“We were making it up as we went.”
Having only been a 1-year-old during the course of this uninspired, unfocused documentary’s events, there was no nostalgia factor for me heading into Spaceship Earth. In fact, I had never even heard a blip or a squeak about the goings on throughout my years of study and reading and late night rabbit hole dives. So, in a way, I’m thankful to the film for introducing me to something I likely otherwise never would have known. I just wish that it had been more investigative, more personal, and less reliant on the false grandeur of empty sensationalism. What am I supposed to learn here that I can’t read elsewhere?
Spaceship Earth introduces us to the man-made Biosphere before jetting back some 25 years, exploring the many projects and circumstances which led up to the film’s main event. There we meet the crafty, charismatic John Allen, who is for all intents and purposes the George Jetson of what should be classified as a clear cut commune (if you constantly have to defensively say, “We’re not a commune,” you might just be a commune). Allen recruited, shepherded, and weeded out his circle to only include the best of the best. The most free thinking and liberal of open minded individuals. Small projects led to bigger projects. All of which led to the $150 million construction of Biosphere 2, a vast facility meant to mimic all the corners of Earth under one shared, sustainable glass roof. There, the team of vaguely titled “biospherians” were to be locked away for two years, studying ecological systems and mankind’s effect on a carefully curated and manufactured Mother Nature. It’s an intriguing subject for a documentary feature, and it’s too bad we rarely get to see anything behind the curtains.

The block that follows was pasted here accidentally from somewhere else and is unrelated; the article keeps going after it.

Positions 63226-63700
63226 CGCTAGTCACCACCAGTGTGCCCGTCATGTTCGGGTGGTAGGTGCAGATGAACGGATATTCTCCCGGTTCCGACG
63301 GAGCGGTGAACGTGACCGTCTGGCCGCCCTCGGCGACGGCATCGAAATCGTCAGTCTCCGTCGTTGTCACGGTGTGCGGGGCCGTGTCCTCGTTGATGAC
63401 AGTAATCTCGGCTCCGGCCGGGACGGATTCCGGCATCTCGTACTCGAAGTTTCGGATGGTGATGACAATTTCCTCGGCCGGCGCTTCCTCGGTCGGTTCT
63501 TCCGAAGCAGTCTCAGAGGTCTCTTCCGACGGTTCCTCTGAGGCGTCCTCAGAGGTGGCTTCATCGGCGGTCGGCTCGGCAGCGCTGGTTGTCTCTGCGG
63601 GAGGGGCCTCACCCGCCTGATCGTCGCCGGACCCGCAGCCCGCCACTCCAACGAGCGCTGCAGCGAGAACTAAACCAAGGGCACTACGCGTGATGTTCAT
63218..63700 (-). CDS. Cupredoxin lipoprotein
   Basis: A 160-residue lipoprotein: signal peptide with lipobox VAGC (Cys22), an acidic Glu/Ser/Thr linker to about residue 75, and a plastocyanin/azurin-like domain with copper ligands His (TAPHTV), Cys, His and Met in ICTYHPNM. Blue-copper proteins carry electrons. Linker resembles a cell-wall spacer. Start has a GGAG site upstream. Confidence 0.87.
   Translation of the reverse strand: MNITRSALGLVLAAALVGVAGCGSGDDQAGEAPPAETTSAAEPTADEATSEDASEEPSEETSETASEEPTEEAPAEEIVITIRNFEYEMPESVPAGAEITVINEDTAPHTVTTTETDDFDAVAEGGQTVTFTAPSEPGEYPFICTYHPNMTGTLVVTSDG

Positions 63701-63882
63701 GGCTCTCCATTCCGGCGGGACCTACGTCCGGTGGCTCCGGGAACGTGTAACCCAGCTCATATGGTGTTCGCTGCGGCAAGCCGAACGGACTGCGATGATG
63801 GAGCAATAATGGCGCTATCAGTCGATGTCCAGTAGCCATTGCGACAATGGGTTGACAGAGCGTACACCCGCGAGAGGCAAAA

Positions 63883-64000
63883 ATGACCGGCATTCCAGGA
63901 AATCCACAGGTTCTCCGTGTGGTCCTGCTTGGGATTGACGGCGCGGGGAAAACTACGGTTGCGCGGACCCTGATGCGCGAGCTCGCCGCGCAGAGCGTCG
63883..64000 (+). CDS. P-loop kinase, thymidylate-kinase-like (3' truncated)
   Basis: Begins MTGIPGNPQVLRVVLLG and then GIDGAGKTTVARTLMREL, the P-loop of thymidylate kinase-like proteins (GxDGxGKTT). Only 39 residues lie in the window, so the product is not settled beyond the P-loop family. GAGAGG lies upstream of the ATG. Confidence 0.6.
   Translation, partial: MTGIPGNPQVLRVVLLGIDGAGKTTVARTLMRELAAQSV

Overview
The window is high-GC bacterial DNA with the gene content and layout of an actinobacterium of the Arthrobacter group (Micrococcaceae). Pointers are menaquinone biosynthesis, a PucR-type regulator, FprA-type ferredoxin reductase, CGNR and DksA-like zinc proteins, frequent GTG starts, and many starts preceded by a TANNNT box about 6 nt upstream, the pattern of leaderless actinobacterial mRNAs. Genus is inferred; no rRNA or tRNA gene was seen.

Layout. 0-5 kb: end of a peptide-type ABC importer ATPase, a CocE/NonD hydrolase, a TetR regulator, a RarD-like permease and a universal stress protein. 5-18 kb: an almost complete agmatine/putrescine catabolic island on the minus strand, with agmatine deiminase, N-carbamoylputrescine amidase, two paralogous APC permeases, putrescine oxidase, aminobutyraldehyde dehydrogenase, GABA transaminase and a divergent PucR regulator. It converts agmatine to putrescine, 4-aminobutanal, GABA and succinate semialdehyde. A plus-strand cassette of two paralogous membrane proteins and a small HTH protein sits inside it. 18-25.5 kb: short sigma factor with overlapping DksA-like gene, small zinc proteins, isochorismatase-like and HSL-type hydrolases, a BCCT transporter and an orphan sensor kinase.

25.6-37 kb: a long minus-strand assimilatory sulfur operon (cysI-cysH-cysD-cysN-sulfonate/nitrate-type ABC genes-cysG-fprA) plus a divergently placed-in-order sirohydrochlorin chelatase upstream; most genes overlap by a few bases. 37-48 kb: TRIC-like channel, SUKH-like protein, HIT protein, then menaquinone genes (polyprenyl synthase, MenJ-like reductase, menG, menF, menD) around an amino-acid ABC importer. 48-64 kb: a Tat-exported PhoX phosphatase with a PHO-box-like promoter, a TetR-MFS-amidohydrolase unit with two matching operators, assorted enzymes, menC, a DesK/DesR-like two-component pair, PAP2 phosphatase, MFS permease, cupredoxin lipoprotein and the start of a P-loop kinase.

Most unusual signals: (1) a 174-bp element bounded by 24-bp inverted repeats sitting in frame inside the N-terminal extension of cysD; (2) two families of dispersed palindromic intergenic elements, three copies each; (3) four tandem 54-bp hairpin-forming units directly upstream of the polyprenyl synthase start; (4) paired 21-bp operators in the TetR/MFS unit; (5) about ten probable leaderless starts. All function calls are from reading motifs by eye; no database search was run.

So much of Spaceship Earth has little or nothing at all to do with the ultimate endgame, and it doesn’t help that most of the material is so outright indulgent. Granted, it’s still interesting that John Allen was able to cultivate a cult-like atmosphere among intelligent thinkers. That his proteges willingly performed in a rusty and dusty theater group. That they largely did his bidding without question. And yet the heaps of material don’t coalesce or even congeal when edited together. Instead, Spaceship Earth wastes time and resources showing pointless events rather than first grounding itself in the human frameworks. It’s hard to care about any endeavor, no matter how grave or how flippant, when you don’t know or care about the people behind the scenes. Such is the case.
On a technical level, there’s really nothing all that wrong with Matt Wolf’s documentary feature. It would have benefited from weaving a tighter web, but there’s also undeniable craftsmanship on display and a knack for editing endless reels of footage down into a more streamlined package. What the picture lacks is focus, and it strays too far away from the confusion and the challenges within Biosphere 2 itself to really make any of the actions or inaction really resonate. Even worse, this HULU doc made me feel the gross waste of money and minds and resources on a frivolous PR stunt project that’s never given any motive or justification throughout, even becoming antithetical to the initial mission statement in the long run. Quite honestly, if given the choice, I’d rather watch Bio-Dome, which should tell you how I really feel about Spaceship Earth. At least that dumb door stop of a comedy has the wits to form a hypothesis and to depict a proper experiment.
“It’s all theater.”
Rating: 2 out of 5